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Posted in Charters, Curmudgucation, John Kuhn, poverty, Quotes, Ravitch, Teachers Unions, TeacherShortage, Testing

Random Quotes – August 2015

A PLAYGROUND BULLY

Hey, Governor Christie, Punch My Face!

It’s all over the web…New Jersey Governor Chris Christie wants to punch the “national teachers union” in the face. Christie apparently doesn’t understand — or perhaps he just doesn’t care — that the “national teachers union” is made up of millions of teachers, not to mention that there is more than one national teachers union.

On the other hand, Trump’s numbers soared after he badmouthed immigrants. Perhaps Christie’s numbers will increase when Republicans see how much he hates unions and teachers.

Was Chris Christie bullied as a child…and his teacher failed to protect him? Is that why he hates teachers so much?

In any case, the best response to the New Jersey Bully has been…

from Russ on Reading

“I regret that I have only one face to give for my profession.”

TEACHERS KNOW MORE THAN ARNE DUNCAN

CHARTERS

Indiana: Charter Advocate Says It is Time to Close Down Low-Performing Charters

People are starting to see that Charters are no better than real public schools. Thirty percent of Detroit’s charters have closed because they “failed.”

In Indiana, someone has noticed that charter schools are not doing any better than our real public schools — and, in many cases, a lot worse.

From Diane Ravitch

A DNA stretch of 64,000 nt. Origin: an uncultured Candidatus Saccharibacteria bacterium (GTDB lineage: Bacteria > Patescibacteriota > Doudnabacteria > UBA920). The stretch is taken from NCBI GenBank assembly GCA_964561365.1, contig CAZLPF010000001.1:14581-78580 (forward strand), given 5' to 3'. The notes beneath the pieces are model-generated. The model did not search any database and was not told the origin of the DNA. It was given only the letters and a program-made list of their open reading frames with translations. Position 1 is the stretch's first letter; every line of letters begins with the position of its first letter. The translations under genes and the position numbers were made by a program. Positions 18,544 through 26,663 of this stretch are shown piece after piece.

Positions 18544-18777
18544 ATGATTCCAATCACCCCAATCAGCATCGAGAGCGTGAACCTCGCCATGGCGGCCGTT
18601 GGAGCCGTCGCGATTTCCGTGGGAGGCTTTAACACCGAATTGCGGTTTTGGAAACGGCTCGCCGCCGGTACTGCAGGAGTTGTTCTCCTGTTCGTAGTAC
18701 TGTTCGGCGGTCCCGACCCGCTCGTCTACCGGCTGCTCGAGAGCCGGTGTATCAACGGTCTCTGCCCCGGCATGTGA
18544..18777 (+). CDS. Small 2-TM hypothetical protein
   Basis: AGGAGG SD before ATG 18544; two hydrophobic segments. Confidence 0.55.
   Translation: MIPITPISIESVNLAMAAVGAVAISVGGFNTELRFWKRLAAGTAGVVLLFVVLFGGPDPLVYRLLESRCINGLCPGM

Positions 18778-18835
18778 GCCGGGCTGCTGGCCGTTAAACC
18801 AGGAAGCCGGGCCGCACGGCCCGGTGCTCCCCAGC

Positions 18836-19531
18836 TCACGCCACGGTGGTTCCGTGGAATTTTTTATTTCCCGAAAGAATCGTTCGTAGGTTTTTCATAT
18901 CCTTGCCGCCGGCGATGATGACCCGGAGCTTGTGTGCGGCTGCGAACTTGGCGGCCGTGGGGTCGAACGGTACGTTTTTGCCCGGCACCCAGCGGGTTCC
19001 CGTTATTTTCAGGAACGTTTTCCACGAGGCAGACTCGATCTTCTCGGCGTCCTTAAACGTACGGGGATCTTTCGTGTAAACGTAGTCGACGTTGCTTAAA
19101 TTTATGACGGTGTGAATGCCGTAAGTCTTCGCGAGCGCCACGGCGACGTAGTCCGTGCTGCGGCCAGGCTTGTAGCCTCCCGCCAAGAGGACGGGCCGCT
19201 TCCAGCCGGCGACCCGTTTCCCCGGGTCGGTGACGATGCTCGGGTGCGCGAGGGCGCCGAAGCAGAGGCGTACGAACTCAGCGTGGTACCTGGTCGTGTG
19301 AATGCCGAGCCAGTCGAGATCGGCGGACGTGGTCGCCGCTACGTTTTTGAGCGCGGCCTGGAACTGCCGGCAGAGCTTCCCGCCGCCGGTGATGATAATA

The hype, spin, and empty promises of the charter movement have run their course. Teach for America’s claims that its inexperienced kids could close the achievement gap are obviously hollow. Chris Barbic’s Achievement School District in Tennessee is a failure. The chickens are coming home to roost. You can’t fool all the people all the time.

TESTING

Test and Punish and Civil Rights

Has any teacher ever said, “I won’t have any idea if my students are learning without standardized test scores.”

From Peter Greene

Actually, test scores don’t tell us much of anything, because the Big Standardized Tests are narrowly focused, poorly designed, and extremely limited in their scope. Furthermore, we can predict test score results pretty well just using demographic information. So to claim that we would be fumbling in the dark without these tests, with no idea of how to find schools that were in trouble, is simply ridiculous.

TEACHER SHORTAGE

The Substitute Shortage

Schools around the nation are facing a teacher shortage and many will have to rely on substitutes. Just one problem…there’s a shortage of substitutes, too.

From Peter Greene

Substitute shortage is yet another problem to which we know the solution. It’s just that the solution costs money, and we don’t wanna. A good substitute teacher is worth her weight in gold, but we prefer to offer only peanuts.

Missouri school district billboard in Kansas

We Won’t Get Great Teachers By Treating Them Badly

How can you get more people to invest their time and energy in the quest to become a teacher?

From The Education Opportunity Network